C.V Raman was an Indian Physicist. He is known for his work in the field of light scattering. He developed Spectrograph and used it together with his student K.S. Krishnan discovered that when light traverses a transparent material, the deflected light changes its wavelength and frequency. The effect was termed as Raman effect or Raman Scattering. This discovery led him to win the Nobel Prize in Physics. He was the first Asian to win a Nobel Prize in any branch of Science.
Personal life of CV Raman
C.V Raman was born on 7 November 1888 in Tiruchirapalli, Madras Presidency during British Raj. His father’s name was Chandrashekhara Ramanathan Iyer and his mother’s name was Parvathi Ammal. He had 7 siblings. One elder and seven younger siblings. His father was a teacher at a local high school and had a moderate income. They moved to Visakhapatnam as his father was appointed as the faculty of Mrs. A.V Narasimha Rao College.
Raman was married to Lokasundari Ammal on 6 May 1907. They had two sons, Chandrashekhara Raman and Venkatraman Radhakrishnan. He was the maternal uncle of the 1983 Nobel Prize in Physics winner Subrahmanyan Chandrashekhara.
Education of C.V Raman
C.V Raman studied at St. Aloysius’ Anglo-Indian High School where he passed matriculation at the age of 11 as he was a precocious child and he passed the First Examination in Arts examination with a scholarship at the age of 13. He secured first position in both examinations under the Andhra Pradesh School Board examination.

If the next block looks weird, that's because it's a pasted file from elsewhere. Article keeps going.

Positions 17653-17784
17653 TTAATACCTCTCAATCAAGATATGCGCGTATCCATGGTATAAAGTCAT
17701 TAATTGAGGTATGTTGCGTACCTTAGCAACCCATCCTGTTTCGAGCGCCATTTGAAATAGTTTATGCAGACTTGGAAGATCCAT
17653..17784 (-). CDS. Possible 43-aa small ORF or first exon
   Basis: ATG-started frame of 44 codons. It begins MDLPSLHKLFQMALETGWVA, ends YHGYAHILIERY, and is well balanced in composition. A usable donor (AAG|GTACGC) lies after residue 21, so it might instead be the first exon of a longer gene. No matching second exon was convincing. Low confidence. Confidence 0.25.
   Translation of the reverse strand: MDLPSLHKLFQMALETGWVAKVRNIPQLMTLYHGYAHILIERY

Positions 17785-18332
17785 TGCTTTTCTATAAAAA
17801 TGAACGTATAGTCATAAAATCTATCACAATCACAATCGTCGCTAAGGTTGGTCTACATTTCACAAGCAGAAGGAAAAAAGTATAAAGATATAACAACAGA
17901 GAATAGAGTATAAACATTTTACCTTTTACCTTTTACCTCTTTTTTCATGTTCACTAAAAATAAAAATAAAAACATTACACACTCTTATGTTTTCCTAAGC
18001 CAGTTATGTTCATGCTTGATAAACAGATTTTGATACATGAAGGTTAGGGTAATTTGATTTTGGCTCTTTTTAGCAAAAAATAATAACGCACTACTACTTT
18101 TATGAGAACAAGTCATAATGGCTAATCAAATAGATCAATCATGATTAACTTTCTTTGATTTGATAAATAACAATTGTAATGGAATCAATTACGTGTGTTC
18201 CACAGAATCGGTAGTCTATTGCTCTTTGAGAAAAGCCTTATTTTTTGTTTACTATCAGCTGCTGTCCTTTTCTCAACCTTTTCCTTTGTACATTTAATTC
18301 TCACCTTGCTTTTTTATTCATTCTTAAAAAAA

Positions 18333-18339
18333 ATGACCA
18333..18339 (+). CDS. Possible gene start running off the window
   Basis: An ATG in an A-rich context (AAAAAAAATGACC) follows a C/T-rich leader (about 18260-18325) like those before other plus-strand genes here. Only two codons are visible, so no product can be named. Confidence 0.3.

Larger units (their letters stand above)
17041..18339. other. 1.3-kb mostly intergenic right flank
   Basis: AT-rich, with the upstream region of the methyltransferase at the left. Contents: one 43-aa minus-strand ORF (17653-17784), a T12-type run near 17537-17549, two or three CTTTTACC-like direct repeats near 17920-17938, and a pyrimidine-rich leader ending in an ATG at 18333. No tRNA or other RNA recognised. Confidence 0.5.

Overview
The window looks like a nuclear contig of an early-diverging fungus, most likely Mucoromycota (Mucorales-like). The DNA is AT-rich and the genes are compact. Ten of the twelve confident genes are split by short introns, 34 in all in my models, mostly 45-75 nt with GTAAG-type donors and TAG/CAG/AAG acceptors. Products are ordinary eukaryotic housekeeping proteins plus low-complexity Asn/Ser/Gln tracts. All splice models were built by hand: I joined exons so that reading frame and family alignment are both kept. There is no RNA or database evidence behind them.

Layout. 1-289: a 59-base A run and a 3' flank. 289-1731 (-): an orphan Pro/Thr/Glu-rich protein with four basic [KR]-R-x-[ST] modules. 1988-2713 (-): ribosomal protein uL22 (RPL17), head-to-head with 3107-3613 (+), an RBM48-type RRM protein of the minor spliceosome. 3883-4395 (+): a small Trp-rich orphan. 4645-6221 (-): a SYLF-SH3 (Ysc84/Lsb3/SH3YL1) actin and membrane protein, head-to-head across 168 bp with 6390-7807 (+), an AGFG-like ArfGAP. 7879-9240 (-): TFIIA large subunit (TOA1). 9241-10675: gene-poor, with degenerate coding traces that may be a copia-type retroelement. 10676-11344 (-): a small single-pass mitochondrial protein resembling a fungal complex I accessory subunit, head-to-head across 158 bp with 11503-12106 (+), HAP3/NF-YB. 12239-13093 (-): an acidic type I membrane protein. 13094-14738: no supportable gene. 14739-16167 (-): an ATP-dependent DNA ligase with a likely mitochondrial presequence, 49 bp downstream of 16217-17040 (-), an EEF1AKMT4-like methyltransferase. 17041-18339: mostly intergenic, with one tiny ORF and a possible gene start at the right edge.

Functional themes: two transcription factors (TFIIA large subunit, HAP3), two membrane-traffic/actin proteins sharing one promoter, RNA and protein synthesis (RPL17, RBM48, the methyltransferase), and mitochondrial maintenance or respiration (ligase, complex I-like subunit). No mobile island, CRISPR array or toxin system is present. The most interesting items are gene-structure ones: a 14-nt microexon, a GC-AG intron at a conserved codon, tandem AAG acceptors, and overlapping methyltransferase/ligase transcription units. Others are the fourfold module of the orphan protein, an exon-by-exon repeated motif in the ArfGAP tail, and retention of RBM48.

Raman joined Presidency college in Madras (now in Chennai) where his father was transferred to teach mathematics and Physics in 1902. He obtained a B.A. degree from the University of Madras, and won the gold medal in Physics and English. Raman was a graduate at the age of 18, when he published his first scientific paper on “Unsymmetrical diffraction bands due to a rectangular aperture” in the journal Philosophical Magazine in 1906. He gained the M.A degree from the same university with highest distinction in 1907.
His second paper published in the same journal that year was on surface tensions of liquids.
It was alongside Lord Rayleigh’s paper on sensitivity of ear to sound and after that Lord Rayleigh started courteously addressing Raman as “Professor”.
The Rise of the First Bharat Ratna
Due to his poor health Sir Raman was in no condition to study abroad as he was unable to withstand the harsh conditions of England. The elder brother of Sir Raman, Chandrasekhara Subrahmanya Ayyar had joined the Indian Finance Service, so Sir Raman also followed the suit and qualified for the Indian Finance Service achieving the first position in the entrance exam in February 1907. In June 1907, he was posted in Calcutta as Assistant Account General. He became highly impressed with the Indian Association of Cultivation Of Science (IACS), which is the first research Institute founded in India in 1876.
He became friends with Ashutosh Dubey, Amrita Lal Sircar, the founder and secretary of IACS and Ashutosh Mukherjee, executive member of the institute and vice-chancellor of the university of Calcutta. With their influence and support, Sir Raman obtained the permission to conduct research at IACS in his own time. At that time the institute had not recruited any researchers or produced any paper. C.V Raman’s article “Newton’s Rings in polarized light” published in “Nature” in 1907 became the first from the institute. His work inspired IACS to publish a journal, Bulletin of Indian Association for the cultivation of Science, in 1909.